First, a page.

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Fort Frances mayor concerned about spike in opioid deaths and hospitalizations

Fort Frances mayor Andrew Hallikas says the most recent numbers involving people who have been hospitalized or died from opioid use show the situation has reached crisis levels.
Andrew Hallikas
Andrew Hallikas of Fort Frances. (Clint Fleury,

FORT FRANCES — Mayor Andrew Hallikas is calling for more to be done to address the opioid crisis in the region.

The Northwestern Health Unit released a report on opioids in February and presented it to Fort Frances council. A discussion about it was supposed to take place at this week’s meeting but was pushed to a future one. Hallikas said he and another councillor are considering introducing a motion at an upcoming council meeting to try and address some of the aspects of it.

“My reaction when I saw the report was one of shock,” he said in an interview this week. “Until recently, Northwestern Ontario rates for opioid statistics were quite similar to the rest of the province. But in 2021 the Northwestern health unit rate for opioid related death was double the provincial rate. That's an astounding increase.”

He said opioid-related hospitalization rates were similar to provincial numbers until about 2021 and now they're nearly 1.5 times higher than the provincial rate.
He added emergency room visits had also been comparable to provincial average, and they are now 53 per cent higher according to the report. Between 2016 and 2021, the rate in northwestern Ontario of emergency-related visits increased by more than 400 per cent.

“Those are incredibly shocking statistics where we're seeing a dramatic change in what's happening in our area, recently since 2021,” he said.

He said the health unit was doing an excellent job with their limited resources in a really difficult situation.

“Although the report did not have good news, it showed me that they were staying in touch with what's happening in Northwestern Ontario in terms of the opioid crisis,” the mayor said.

Hallikas said he doesn’t know if anybody alone can solve the problem because of its complexity and there needs to be coordination, which he doesn't see happening right now.

“I think it's going to take people getting out of their silos and working together doing a real analysis of what needs to be done by whom,” he said.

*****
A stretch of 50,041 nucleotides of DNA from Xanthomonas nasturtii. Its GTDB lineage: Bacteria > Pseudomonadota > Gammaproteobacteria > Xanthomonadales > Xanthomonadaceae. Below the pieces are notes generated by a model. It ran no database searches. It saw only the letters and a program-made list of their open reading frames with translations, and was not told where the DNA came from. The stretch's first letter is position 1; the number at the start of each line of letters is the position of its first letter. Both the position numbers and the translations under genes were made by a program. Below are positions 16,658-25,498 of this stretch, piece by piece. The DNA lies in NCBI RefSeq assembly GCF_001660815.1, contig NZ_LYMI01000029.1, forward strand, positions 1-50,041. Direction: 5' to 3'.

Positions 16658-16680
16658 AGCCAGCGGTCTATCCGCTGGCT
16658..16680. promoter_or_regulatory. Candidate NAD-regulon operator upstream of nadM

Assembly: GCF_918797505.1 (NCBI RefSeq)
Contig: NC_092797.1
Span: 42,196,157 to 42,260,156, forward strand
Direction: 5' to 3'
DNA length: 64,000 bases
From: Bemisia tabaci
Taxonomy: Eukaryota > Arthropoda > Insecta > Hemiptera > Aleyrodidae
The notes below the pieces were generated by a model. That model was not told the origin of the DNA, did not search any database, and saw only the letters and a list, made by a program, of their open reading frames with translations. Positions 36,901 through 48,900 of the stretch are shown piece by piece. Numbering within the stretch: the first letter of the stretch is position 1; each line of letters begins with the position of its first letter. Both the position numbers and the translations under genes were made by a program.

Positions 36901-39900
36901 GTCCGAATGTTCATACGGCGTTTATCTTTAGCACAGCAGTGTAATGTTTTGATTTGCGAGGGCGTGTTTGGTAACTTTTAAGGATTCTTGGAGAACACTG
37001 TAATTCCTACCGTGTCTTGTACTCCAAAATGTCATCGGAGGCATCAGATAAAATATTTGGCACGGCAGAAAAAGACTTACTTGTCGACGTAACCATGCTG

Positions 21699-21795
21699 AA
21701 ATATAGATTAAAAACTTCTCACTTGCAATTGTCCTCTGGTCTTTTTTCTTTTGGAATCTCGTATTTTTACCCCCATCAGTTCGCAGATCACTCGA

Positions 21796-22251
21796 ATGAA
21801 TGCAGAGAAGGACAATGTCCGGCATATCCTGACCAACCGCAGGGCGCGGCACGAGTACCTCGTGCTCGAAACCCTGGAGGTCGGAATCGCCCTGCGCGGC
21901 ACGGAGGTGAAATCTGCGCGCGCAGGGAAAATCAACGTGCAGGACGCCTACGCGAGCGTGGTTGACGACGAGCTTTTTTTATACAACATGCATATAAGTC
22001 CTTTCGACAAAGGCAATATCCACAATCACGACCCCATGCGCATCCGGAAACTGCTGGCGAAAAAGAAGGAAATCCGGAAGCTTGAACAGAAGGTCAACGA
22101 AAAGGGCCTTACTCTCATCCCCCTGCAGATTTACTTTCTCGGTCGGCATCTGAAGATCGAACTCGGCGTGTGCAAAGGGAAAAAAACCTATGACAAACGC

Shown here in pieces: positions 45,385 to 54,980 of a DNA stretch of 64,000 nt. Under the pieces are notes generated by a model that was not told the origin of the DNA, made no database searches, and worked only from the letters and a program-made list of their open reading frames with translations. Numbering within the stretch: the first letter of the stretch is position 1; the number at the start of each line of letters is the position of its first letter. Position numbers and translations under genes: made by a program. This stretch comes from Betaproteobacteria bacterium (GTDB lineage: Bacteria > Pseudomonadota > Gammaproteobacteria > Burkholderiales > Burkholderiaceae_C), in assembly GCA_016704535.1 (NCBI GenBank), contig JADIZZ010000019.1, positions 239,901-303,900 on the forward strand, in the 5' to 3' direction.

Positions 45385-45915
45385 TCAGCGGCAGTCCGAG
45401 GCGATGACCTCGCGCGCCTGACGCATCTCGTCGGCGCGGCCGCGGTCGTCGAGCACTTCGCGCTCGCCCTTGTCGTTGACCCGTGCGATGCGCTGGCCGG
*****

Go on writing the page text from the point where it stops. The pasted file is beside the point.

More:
He said the non-profit and social service organizations are doing a really good job but they need resources and more funding from the provincial and federal governments.

“It's going to take an all of government approach and the approach it can't be from the bottom up. It has to be from the top down,” he said. “There needs to be an overarching plan in place and right now, we're not getting that.”

“I see some really wonderful groups of people, really dedicated people, but they're each working at their little corner of the puzzle, but there's nobody in charge overall looking at the big picture and coordinating,” he said.

“You can't just throw money at it,” he said. “You can't jail your way out of it.”

Hallikas said these are the people that are marginalized in our society, these are the people that need a lot of help and they've come into this situation for a variety of reasons.

"I don't want to see them demonized." he said. "I don't want to see them treated like non-humans, which is the approach that I've heard from some people."

He said there needs to be more collaborations like the one between the Rainy River District Social Services Administration Board and the local Canadian Mental Health Association branch, which purchased an old church and updated it for use as an overnight out of the cold shelter. Hallikas said part of the upgrades include safe beds and longer-term transitional units.

Hallikas said Fort Frances also needs to work with its First Nations neighbours as well. 

“Statistically, a significant percentage of the homeless people have come to us from area reserves and I really think we can't solve the problem unless we work with the First Nations,” he said.


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